By 1860 Lavaca had fallen further behind Indianola, with a white population of 526 to Indianola's 1,150. During the Civil War, Lavaca was a hub of military activity. Several garrisons were stationed at different times in the town, which also had a large Confederate arsenal and small-arms manufactory. Federal gunboats bombarded the port on October 31 and November 1, 1862, but the city, defended by two waterfront batteries, did not surrender, and the gunboats withdrew. During the war a Lavaca resident, Capt. Edgar Collins Singer, designed an underwater mine, which he tested successfully in February 1863. Singer subsequently manufactured the mines in Mobile, Alabama, for the Confederate government. Lavaca was occupied by Federal troops in December 1863. In April 1864 voters elected to change the county seat back from Indianola to Lavaca, reportedly because some county officials in Indianola had sworn allegiance to the Union during the Federal occupation of that city. Federal troops evacuated the Matagorda Bay area in June 1864. In September 1865, after the end of the war, Indianola again became the county seat. In addition to the disruption of commerce as a result of the Federal blockade, Lavaca suffered from the destruction in the winter of 1862–63 of its wharves and railroad, an action ordered by Confederate authorities. The railroad was rebuilt in 1866. In 1870 Lavaca reported a white population of 429 and a "colored" population of 339. The hurricane of 1875 (see HURRICANES) so damaged the railroad near the town that the five miles of tracks from Lavaca to Lavaca Junction (later Clark's Station) were taken up. Thus Indianola, which enjoyed better access by water than did Lavaca, now had the only rail connection as well (having completed a road to Lavaca Junction in 1871). By 1880 the population of Lavaca had fallen to 100, and by 1884 it had declined to seventy. In 1884 the only businesses reported there were a general store and a combination dry-goods and grocery store; at that time the town also had two churches and the district school. The abandonment of Indianola after the hurricane of 1886, however, removed Lavaca's chief rival in the Matagorda and Lavaca bays region, and the town began a long period of steady growth. In November 1886 Lavaca once again became the county seat, and in 1887 its railroad connection with the track to Victoria was restored. About this time the community began to be known as Port Lavaca.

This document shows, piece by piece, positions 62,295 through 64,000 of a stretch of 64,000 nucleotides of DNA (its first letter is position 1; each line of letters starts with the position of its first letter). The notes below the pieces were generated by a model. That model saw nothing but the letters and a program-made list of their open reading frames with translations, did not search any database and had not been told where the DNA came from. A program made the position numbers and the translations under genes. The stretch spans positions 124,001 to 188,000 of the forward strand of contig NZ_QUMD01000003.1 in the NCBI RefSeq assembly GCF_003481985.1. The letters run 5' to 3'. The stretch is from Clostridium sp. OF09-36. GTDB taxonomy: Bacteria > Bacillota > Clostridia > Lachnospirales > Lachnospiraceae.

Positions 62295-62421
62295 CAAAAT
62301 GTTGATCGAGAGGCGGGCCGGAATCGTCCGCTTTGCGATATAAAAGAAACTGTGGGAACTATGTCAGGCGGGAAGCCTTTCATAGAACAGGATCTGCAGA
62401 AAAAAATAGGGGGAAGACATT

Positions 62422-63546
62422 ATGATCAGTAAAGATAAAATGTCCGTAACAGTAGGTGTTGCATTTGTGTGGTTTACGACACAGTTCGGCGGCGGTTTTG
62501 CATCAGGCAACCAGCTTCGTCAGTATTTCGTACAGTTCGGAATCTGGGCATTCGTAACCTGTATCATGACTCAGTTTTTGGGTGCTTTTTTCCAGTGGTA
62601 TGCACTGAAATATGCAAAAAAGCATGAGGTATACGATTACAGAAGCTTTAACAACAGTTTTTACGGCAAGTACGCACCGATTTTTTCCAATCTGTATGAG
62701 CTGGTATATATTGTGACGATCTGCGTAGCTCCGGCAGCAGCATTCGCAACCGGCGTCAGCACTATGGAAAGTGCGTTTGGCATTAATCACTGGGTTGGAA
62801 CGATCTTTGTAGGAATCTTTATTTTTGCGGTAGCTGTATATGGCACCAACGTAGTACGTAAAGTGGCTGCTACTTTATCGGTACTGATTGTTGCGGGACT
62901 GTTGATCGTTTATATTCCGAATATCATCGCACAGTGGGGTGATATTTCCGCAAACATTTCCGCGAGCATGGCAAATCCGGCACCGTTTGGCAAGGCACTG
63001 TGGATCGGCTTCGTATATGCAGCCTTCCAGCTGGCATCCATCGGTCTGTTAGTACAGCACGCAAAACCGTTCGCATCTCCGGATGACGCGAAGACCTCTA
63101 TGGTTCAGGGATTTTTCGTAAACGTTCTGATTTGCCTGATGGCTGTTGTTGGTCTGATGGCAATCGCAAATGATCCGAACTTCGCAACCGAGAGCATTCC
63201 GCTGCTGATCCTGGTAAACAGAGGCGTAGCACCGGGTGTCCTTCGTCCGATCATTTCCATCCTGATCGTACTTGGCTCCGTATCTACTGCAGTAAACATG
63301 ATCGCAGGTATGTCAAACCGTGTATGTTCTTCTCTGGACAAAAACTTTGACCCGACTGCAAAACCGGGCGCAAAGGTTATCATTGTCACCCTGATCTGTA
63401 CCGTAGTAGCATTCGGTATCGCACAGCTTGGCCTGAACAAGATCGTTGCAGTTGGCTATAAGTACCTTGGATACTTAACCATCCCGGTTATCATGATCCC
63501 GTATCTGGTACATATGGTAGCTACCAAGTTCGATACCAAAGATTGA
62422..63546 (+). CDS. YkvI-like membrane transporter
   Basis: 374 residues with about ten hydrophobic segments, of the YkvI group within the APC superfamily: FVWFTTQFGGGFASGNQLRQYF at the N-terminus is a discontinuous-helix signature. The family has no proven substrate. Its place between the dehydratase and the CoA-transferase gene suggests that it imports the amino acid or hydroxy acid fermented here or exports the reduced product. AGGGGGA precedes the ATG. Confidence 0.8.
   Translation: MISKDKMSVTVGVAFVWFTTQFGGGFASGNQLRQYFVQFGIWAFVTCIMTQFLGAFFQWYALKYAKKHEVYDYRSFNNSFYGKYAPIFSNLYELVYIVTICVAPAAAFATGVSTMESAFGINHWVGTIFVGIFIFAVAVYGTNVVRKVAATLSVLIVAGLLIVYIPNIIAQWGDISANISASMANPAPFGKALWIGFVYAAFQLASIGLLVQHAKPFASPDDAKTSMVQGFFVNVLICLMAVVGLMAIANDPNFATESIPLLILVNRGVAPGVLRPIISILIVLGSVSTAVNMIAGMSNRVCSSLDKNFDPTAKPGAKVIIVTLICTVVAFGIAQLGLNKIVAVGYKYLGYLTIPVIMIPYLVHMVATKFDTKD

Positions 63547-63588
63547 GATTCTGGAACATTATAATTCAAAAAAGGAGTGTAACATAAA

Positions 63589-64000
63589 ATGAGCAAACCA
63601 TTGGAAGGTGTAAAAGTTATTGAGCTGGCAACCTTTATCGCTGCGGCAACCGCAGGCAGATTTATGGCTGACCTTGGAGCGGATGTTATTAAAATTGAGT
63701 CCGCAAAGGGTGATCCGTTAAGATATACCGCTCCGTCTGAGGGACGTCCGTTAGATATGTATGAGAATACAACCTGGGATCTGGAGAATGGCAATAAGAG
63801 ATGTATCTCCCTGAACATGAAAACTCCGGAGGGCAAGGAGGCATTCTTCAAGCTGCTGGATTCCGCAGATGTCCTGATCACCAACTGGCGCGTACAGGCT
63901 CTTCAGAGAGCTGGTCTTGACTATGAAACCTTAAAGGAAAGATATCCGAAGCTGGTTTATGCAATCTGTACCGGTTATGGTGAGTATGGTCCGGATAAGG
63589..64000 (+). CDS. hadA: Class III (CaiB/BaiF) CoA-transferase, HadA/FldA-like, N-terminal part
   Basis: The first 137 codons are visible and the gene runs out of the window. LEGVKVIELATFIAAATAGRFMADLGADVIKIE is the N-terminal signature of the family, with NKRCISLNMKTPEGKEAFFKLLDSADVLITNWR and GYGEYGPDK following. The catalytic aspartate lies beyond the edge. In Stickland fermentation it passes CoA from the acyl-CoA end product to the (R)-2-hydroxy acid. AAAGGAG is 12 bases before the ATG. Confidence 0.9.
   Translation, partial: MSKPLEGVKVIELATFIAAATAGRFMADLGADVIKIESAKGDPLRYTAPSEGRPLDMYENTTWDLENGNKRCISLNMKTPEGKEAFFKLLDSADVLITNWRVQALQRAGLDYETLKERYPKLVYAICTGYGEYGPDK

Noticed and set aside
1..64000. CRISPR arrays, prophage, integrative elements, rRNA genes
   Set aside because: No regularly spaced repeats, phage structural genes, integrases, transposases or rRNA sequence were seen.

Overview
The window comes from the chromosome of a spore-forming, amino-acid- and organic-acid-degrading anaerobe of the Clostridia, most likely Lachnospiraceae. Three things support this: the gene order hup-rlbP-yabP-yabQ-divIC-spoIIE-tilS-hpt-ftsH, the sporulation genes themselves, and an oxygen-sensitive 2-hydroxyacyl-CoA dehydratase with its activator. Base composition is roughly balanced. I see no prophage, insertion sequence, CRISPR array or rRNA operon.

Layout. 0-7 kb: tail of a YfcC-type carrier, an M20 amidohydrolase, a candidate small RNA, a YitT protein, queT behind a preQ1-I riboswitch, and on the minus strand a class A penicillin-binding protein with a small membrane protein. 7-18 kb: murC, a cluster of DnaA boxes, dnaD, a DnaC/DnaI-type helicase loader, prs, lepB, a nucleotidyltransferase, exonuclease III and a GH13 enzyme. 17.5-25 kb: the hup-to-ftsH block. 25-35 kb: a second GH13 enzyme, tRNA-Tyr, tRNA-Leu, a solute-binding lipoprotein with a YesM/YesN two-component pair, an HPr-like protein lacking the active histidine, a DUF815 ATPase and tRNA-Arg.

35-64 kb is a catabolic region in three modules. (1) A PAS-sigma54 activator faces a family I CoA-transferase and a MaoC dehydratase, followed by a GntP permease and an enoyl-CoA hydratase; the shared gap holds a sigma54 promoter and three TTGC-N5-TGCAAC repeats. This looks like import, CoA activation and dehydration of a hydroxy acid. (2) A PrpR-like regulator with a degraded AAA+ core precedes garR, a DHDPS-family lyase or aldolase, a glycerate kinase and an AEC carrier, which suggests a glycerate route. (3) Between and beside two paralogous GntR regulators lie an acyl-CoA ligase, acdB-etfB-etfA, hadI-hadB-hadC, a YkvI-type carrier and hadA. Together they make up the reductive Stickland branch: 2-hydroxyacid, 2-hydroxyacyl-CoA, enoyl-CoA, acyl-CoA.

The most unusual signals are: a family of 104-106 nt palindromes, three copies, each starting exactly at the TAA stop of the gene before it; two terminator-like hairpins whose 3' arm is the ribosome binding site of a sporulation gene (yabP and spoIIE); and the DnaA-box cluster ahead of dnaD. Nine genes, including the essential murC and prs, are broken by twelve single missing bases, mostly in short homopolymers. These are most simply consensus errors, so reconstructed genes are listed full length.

The 1890 census reported a town population of 365, though another source claimed a population of 500. By 1896 the estimated population of Port Lavaca had risen to 800, and the town had two hotels and a weekly paper, the Port Lavacaen. With the expansion of railroads in the state during the 1880s, Port Lavaca never regained its prestige as a shipping point for cattle. Instead, the shipping of seafood became an important part of the town's economy. Tourism also became important, with the train bringing weekend excursionists to Port Lavaca pavilions and oyster roasts from places like Houston, San Antonio, Cuero, and Victoria. Sportsmen also traveled there for fishing and hunting. Port Lavaca incorporated as a general-law city in 1909 and almost immediately thereafter established an independent school district, voting sufficient taxes to keep the school open for the full term. By 1910 the town had two banks and two cotton gins, in addition to a broom factory, an oyster-knife factory, an ice factory, an electric plant, and a local telephone company. In 1910 the federal government dredged a channel from Pass Cavallo to Port Lavaca, and in 1913 the section of the Gulf Intracoastal Waterway below Galveston was completed, giving Port Lavaca an inland water link with that major port. The Port Lavaca city government functioned until November 1916, when the city went bankrupt. It incorporated again as a general-law city in November 1919. In 1920 a seawall, designed to protect Port Lavaca from high water and erosion, was completed. The export of shrimp (see SHRIMPING INDUSTRY) became a major industry during the 1920s and in 1928 contributed to Port Lavaca's leading the nation in the amount of seafood shipped. A municipally owned quick-freezing plant opened during the Great Depression. Originally intended for vegetables, it proved ideal for freezing seafood and further enhanced that feature of the town's economy. Natural gas was discovered near Port Lavaca in 1934 and oil in 1935. In the latter year an ample supply of artesian water was also made available.